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Another View -- John Cataldo: Manchester needs to get control of salaries

By JOHN CATALDO
May 17. 2018 9:20PM




During my campaign for alderman, the Union Leader asked me if I would support replacing the Yarger-Decker salary index with something more equitable to both taxpayers and employees. I believe that moment has arrived, and it must now be replaced with a system that is sustainable and fair.

Yarger-Decker was introduced at a time when inflation was higher and the city did not have a tax cap in its charter. It has been nearly 20 years since Yarger-Decker was first implemented, and it is no longer sustainable and no longer fair.

That is why I am introducing a plan that better corresponds to our current fiscal climate and structure, and one that is sustainable under the tax cap. At its core, it’s actually simple: Eliminate Yarger-Decker and replace it with raises that are tied to the tax cap. This is not without precedent. The school system’s principals, directors and coordinators, certified instructors, and paraprofessionals unions have all adopted this approach already.

Roughly 50 percent of city employees are on some kind of step and longevity pay scale. In one year under Yarger-Decker, an employee on the index could receive a step increase at 3 percent, a longevity increase at 2 percent, and a cost of living adjustment (COLA) negotiated at 3 percent. That is a total pay increase of 8 percent in a single given year. Compare that to the increase in spending allowed under the tax cap this year at 1.63 percent, and it is simply not sustainable.

We are at a crossroads. Yarger-Decker was not adjusted or replaced when the tax cap was implemented in 2011, and that mistake has finally caught up with us. The new reality is that there is simply not enough money to fairly and equitably distribute. There are eight unions currently working without new contracts and with their steps and longevities frozen. Nonaffiliated employees have not received a raise in 2018. Contracts are being negotiated at different start times for different lengths of time.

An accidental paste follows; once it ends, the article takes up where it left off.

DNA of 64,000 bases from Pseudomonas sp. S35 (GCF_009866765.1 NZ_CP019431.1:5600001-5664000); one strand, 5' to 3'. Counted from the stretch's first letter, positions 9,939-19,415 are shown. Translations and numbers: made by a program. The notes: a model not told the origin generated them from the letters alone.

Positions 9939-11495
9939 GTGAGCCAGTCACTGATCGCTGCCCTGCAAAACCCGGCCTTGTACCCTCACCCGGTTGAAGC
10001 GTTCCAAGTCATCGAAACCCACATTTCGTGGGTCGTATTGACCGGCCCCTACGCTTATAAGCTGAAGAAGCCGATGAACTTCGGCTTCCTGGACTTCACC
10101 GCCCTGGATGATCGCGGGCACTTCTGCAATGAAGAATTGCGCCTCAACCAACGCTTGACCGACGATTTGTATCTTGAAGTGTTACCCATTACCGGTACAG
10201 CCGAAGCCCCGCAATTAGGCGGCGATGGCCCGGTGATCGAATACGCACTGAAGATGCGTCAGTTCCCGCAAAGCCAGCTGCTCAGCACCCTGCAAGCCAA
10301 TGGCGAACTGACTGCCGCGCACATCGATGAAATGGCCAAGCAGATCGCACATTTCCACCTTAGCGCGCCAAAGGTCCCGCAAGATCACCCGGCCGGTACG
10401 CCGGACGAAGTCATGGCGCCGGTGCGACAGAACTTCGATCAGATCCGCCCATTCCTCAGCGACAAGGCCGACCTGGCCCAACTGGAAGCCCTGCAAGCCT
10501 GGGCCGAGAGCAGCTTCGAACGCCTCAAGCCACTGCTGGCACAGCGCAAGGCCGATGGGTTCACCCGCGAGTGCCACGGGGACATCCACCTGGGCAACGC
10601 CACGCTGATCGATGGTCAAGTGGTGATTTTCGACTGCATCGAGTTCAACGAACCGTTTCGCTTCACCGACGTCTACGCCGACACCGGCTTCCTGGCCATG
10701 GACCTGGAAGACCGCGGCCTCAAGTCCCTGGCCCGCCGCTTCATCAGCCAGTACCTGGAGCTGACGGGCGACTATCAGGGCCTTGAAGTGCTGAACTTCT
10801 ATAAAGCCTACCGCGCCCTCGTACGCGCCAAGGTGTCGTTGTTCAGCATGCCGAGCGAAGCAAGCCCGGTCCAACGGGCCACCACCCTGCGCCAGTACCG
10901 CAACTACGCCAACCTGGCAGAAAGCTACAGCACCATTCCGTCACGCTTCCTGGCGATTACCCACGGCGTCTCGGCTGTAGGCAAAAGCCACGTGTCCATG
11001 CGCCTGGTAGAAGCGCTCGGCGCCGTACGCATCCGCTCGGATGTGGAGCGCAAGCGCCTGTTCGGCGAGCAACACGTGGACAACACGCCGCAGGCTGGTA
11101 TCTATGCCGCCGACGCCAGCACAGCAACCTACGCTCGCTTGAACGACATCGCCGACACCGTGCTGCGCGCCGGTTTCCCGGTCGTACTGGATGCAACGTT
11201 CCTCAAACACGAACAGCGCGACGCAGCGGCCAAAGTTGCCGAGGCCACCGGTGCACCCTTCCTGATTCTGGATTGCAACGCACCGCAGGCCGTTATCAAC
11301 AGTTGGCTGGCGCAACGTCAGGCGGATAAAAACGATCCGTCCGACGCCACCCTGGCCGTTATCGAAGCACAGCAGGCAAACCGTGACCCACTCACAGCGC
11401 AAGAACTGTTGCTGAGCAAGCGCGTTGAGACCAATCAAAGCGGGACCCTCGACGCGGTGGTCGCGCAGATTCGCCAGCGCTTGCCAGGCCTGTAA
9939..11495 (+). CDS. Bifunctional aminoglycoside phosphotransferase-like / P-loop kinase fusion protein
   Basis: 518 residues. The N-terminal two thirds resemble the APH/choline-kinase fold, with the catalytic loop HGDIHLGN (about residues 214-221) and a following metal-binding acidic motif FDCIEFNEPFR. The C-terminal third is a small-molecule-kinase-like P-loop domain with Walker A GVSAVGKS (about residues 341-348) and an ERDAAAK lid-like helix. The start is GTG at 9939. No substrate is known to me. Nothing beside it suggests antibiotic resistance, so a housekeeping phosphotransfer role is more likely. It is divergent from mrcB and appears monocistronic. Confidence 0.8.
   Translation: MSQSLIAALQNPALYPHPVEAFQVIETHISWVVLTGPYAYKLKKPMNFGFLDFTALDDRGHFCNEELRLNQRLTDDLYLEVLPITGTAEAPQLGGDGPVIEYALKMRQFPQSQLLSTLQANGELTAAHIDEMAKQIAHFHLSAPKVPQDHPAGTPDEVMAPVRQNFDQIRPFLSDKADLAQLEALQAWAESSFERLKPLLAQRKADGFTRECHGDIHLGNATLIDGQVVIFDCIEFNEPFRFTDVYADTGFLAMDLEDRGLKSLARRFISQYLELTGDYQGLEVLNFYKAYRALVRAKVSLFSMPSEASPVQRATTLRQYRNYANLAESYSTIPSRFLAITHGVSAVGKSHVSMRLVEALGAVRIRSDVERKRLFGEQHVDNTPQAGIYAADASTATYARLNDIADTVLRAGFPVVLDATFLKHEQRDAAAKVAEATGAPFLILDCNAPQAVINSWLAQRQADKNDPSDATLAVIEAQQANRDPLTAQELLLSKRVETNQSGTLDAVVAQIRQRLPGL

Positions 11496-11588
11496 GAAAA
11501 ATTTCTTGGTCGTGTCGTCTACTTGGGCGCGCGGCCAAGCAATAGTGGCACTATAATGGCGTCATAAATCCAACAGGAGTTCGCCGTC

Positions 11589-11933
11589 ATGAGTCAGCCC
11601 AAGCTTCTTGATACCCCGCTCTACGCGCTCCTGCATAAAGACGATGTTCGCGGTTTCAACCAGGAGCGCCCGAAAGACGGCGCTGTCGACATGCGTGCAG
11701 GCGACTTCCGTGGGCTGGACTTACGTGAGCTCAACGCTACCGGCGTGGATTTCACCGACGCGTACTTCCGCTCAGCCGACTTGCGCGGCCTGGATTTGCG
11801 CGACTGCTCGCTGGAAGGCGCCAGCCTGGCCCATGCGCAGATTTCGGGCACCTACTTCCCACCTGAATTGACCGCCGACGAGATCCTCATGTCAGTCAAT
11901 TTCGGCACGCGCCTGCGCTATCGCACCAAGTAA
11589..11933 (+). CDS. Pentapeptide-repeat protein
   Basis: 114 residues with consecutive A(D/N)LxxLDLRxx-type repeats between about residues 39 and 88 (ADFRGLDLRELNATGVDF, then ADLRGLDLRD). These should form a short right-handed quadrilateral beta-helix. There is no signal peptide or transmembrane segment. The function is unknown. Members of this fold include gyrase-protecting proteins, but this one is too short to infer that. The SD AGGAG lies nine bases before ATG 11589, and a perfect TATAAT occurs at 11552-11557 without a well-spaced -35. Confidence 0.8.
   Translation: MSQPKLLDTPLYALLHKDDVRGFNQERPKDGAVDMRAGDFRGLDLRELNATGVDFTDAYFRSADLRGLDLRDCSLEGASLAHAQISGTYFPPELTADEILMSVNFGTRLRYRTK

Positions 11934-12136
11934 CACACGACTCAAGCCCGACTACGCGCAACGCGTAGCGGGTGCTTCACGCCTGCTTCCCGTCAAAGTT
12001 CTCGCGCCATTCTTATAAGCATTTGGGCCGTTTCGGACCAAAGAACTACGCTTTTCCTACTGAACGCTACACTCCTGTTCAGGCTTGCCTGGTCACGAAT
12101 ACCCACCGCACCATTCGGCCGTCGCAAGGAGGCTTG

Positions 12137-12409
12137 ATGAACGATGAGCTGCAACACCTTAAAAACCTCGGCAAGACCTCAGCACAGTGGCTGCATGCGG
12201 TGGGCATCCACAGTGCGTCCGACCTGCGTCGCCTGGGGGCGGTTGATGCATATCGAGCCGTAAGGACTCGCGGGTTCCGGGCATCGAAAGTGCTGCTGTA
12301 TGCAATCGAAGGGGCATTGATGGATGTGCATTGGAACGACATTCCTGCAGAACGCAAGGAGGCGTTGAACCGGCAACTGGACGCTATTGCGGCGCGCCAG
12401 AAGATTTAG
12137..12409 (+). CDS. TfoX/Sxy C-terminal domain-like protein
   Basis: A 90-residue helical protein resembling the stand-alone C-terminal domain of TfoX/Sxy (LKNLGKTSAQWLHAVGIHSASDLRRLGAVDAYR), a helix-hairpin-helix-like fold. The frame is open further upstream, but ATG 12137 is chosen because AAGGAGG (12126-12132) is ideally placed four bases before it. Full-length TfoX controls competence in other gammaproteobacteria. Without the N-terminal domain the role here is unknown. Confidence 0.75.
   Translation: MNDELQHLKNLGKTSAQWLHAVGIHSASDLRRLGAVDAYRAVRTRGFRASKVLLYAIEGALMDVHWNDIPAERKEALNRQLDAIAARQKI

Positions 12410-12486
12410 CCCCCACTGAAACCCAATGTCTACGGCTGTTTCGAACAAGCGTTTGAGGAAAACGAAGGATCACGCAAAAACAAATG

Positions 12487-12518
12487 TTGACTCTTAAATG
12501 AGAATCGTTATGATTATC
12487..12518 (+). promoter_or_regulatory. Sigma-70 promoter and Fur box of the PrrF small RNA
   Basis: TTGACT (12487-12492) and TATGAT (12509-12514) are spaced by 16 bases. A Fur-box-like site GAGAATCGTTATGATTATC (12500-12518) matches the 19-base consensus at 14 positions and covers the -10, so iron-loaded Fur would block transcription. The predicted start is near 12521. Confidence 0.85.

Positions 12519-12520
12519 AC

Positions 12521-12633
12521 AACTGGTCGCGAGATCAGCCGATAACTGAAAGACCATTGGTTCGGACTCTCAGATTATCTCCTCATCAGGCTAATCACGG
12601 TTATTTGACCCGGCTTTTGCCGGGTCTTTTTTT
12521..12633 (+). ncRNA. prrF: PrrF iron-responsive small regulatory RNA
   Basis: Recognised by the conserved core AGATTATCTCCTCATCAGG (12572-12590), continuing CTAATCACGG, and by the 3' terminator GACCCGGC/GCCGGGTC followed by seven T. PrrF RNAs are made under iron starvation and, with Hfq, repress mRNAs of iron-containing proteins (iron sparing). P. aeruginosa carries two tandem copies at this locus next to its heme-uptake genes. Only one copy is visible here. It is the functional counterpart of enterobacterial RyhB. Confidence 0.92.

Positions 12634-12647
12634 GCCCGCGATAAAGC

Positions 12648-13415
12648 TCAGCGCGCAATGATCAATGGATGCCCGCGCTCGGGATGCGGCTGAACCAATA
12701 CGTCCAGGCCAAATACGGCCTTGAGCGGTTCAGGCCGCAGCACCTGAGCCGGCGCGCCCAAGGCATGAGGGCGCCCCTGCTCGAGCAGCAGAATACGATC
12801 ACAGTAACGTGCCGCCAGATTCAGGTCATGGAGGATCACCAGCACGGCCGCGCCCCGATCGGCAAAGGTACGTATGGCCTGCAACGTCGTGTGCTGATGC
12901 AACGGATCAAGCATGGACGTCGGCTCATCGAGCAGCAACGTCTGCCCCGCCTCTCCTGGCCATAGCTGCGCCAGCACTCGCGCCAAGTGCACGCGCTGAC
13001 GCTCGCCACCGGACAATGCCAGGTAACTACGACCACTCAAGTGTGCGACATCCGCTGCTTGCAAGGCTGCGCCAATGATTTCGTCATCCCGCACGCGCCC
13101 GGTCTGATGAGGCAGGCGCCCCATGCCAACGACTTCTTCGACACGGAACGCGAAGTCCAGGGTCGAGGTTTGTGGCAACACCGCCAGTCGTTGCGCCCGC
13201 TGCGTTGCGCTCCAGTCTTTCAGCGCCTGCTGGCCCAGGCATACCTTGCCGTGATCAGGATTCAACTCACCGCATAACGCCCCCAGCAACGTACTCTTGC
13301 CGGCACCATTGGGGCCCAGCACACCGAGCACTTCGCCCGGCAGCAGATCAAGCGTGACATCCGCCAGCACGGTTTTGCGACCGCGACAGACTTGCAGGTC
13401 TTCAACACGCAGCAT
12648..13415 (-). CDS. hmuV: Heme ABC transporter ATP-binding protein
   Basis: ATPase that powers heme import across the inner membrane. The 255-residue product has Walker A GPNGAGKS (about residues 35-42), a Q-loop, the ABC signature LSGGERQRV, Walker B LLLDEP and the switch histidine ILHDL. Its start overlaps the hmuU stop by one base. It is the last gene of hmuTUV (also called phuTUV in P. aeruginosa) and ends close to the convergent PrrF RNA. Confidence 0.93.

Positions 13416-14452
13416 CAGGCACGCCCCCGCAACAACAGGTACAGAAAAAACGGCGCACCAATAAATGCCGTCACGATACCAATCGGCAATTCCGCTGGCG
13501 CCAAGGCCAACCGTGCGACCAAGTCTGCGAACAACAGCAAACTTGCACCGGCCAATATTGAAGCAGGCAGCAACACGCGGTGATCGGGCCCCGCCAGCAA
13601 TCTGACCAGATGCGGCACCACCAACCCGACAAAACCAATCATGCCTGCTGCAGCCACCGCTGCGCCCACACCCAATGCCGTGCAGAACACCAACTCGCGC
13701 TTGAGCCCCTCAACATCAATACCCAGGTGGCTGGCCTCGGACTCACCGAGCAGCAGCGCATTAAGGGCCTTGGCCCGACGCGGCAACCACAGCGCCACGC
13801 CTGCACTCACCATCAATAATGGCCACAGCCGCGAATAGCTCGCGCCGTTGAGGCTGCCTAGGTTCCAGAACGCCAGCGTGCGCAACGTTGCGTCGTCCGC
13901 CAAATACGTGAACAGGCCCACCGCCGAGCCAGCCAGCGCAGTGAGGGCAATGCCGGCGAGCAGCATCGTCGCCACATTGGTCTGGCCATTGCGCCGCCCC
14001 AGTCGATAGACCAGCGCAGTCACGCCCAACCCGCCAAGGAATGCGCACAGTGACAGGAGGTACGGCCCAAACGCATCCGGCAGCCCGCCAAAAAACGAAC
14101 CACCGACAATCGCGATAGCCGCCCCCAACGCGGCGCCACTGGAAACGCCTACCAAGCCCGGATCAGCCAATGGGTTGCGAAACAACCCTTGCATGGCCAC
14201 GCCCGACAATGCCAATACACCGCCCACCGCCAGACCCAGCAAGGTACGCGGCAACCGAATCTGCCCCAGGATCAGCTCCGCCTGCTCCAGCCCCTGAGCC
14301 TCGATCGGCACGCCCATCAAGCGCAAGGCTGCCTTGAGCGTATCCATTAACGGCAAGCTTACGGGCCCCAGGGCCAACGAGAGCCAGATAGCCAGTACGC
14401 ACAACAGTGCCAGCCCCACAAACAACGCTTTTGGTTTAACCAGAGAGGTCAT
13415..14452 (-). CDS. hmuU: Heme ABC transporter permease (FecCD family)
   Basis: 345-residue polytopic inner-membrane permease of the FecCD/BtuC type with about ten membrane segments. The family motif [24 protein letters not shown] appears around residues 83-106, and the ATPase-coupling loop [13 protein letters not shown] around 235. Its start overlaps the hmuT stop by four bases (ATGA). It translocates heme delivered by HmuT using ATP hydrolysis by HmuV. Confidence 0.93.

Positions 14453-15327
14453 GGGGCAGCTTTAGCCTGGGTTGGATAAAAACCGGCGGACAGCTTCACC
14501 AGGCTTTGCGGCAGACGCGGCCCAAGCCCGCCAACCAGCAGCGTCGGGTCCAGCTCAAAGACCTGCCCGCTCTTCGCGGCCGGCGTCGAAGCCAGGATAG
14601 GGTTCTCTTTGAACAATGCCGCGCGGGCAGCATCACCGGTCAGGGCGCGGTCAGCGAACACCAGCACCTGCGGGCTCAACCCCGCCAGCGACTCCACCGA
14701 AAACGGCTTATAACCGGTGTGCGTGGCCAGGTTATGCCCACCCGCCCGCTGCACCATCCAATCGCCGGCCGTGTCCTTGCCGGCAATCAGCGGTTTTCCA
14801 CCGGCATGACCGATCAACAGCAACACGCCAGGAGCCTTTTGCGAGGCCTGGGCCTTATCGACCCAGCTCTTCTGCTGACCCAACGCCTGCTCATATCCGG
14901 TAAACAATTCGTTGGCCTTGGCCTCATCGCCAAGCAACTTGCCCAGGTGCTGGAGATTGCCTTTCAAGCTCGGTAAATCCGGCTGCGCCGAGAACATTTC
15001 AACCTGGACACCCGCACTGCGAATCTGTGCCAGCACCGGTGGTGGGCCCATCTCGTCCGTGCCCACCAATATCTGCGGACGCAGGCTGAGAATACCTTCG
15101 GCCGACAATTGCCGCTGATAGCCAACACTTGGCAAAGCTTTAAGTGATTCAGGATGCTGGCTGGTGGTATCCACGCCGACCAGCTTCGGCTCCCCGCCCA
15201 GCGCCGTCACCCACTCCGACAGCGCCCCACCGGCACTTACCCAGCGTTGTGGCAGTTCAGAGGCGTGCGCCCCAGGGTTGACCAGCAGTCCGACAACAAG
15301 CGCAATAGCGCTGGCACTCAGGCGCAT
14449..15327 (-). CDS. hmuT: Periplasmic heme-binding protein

Moreover, no one benefits from frozen contracts, not the employee and not the taxpayer, and it only hurts morale. As a result of the unions working without a contract, a 1 percent loss of pay for a year results in about a $35,000 loss in earnings over a career.

You do not have to be a Republican or Democrat to agree that hard-working employees should be fairly compensated. By giving raises according to the tax cap, this brings all employees under the same pay scale. Now, with unions using different pay scales with different COLAs negotiated at different times, we have to steal from future contracts to pay for current ones. In this scenario, the future is now, and we lack the funds for raises under the tax cap.

Salaries and benefits account for almost 70 percent of the city budget. In this fiscal year, if every employee out of contract received just a 1 percent COLA with steps and longevity, it would cost the city around $2.2 million. If instead, everyone received a 1.63 percent tax cap increase, the total cost would be about $1.1 million. No one would go without a raise, the raise would be fair and equitable, there would not be lost pay, and there would be excess money for other important needs.

The problem with the current system is not necessarily the COLAs or the steps alone, but the combination of the two that is unsustainable. With a new floor, ceiling, defined pay ranges, and an average CPI of 3 percent per year, an employee on the new system would likely have the same career earnings as under the old system, except that he or she will receive those earnings in a way that is sustainable over time for the taxpayers.

I understand that the final plan will not be as straightforward as I have explained, but I know that it will be sustainable and it will be fair. Ideally, the final plan will include accountability, defined pay ranges, and a new floor and ceiling among other things. For the sake of the common good, there will need to be concessions from both the city and the unions. If there is one thing I heard from the voters during the campaign and one thing I promised, it was to challenge antiquated ideas, and bring a fresh perspective and fresh ideas to City Hall so that we all can flourish.

John Cataldo is the alderman for Manchester Ward 8.


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